Math routines help us to build mathematicians whose confidence help them to take on the math practice standards as part of who they are. 

Monday, May 10, 2021

Best Practices: Where can you grow?

 It has been a crazy, stressful year.  The good news is that the end is in sight for this school year.  And, while we may still live with some restrictions when our new year arrives next fall, we anticipate that many things will return to a more typical format for instruction.

So--let's look with next year in sight.  I know your summer is looking promising.  You can't wait to just relax and enjoy all that the world has to offer without the weight of instruction on your mind.  However--I imagine, like me, you find it difficult to totally turn off school.  Here are some things you might consider looking into to grow as a math teacher for next year.  Think about these best practices.  Which ones seem reasonable for you as you continue on your math journey?  You might choose two; you might choose seven.  Do what works for you.

Daily Routines:  Using the beginning moments of your workshop to get everyone thinking around an interesting problem is a great way to get the juices flowing!  I would definitely include traditional number talks in these routines, but there are so many others to consider.  Look for low floor/high ceiling routines that allow all students to enter into the problem and encourage creativity and fun for all.

More Manipulatives:  CRA Instruction "puts math in students' hands so they can understand it with their heads."  All students benefit from this type of instruction, but sadly, we tend to move away from it too quickly. It is one of the best ways for students to gain conceptual understanding of concepts.

Numberless Word Problems:  Key words are cancelled.  They are not a good instructional practice because they do not encourage good thinking from our students.  Taking some time to think around word problems that do not have numbers is a fabulous strategy for our students.  It not only shows the link between reading skills and math context, but it puts another tool in our students' toolboxes that they can use when they are confused by a word problem.  Remove the numbers!

Counting Collections:  The counting collections activity is way more complex than just counting, but it is also as simple as just counting.  The CGI approach is really working hard in this activity that I love to use from K to 5th!  (It could be used with older students, too!) It is an in-action practice of concrete, representational, and abstract.  This can be done by individuals or in pairs, but as always, the sharing at the end is where the real learning occurs!  You do not need anything fancy to count, so don't feel like this is something you have to go out and buy materials for.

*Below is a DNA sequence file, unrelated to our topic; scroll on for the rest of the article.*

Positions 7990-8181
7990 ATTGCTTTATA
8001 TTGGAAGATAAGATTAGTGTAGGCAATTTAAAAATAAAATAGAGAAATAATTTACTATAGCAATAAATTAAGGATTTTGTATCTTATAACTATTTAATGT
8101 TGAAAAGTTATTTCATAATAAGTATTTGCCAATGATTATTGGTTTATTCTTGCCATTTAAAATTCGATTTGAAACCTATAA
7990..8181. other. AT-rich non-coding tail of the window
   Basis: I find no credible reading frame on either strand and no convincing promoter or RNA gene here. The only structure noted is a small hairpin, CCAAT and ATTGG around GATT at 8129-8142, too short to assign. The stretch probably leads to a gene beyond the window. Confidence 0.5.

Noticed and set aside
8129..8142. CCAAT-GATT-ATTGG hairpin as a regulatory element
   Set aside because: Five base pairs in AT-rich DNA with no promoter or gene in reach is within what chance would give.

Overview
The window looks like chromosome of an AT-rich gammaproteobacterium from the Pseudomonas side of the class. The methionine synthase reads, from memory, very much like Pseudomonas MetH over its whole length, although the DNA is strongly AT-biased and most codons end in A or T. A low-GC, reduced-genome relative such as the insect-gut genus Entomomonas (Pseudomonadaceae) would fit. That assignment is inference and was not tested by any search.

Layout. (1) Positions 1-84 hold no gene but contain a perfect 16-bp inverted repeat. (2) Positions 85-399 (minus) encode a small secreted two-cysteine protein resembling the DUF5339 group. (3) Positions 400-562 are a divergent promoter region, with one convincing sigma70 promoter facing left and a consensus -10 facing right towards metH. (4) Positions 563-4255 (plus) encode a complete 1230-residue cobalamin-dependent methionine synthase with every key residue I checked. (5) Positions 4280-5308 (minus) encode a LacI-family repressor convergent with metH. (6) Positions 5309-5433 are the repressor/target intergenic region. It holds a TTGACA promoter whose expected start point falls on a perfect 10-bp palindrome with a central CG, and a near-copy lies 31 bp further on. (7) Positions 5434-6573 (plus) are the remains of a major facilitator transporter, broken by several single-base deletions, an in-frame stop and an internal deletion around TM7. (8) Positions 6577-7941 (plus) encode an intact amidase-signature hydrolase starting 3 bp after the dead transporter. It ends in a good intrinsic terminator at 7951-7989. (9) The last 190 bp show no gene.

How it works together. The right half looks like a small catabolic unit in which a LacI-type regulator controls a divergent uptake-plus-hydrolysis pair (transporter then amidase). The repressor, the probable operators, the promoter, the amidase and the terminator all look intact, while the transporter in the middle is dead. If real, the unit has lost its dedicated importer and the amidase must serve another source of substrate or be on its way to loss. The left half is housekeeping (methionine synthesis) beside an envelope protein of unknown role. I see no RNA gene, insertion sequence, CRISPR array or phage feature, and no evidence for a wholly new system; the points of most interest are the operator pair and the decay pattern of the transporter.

More Visuals:  Math is visual.  Find ways to help students SEE the math in everything you do.  From representations during Number Talks to counting aloud visuals to the Same/Different routine to Prime Climb or Tiny Polka Dot, put the math out there in a way that students can engage with and understand.  Visuals help all students to engage and step-in to the lesson.

Three Act Tasks:  These offer such a good opportunity for our students to  make sense of math, and they do not follow the "I do, we do, you do" instructional format.  There are so many available to choose from.  The tab at the top of this blog is a rabbit hole that will take you to quite a few.  How can you be more intentional about using them next year?

Heterogeneous Grouping:  Tracking students is not an equitable practice.  All students need the opportunity to see and do high level tasks.  Let's not limit our students.  Be more intentional about grouping your students with students of varying strengths.  Don't underestimate what your students can do.

More Incorporation of Data:  Jo Boaler has added resources to her Youcubed website around data.  SlowRevealgraphs.com  has a number of prepared slide decks for many different levels.  These can be used in math class or incorporated into content areas.  Teaching our students how to read, question, interpret, and create various data representations is an important 21st century skill.

Desmos:  This platform offers so much for students, but also for teachers!  The platform is manageable and you can find a large number of ready-made activities that go beyond DOK 1 on this site.  I have many listed and aligned by standard in the Resources to support CCSS tab at the top of the page.

Weeks of Inspirational Math:  I have blogged about this more than a few times.  1st time   2nd time  3rd time  I love these!  I believe strongly you will, too, and so will your students.

Puzzles:  Our students do not have enough experience with persevering through challenging problems, and puzzles (both paper and tangible) give them experience with this skill.  Maybe you just add a jigsaw puzzle table next year, or maybe you take on KenKens--either way, your students will grow! (and probably have a little fun along the way)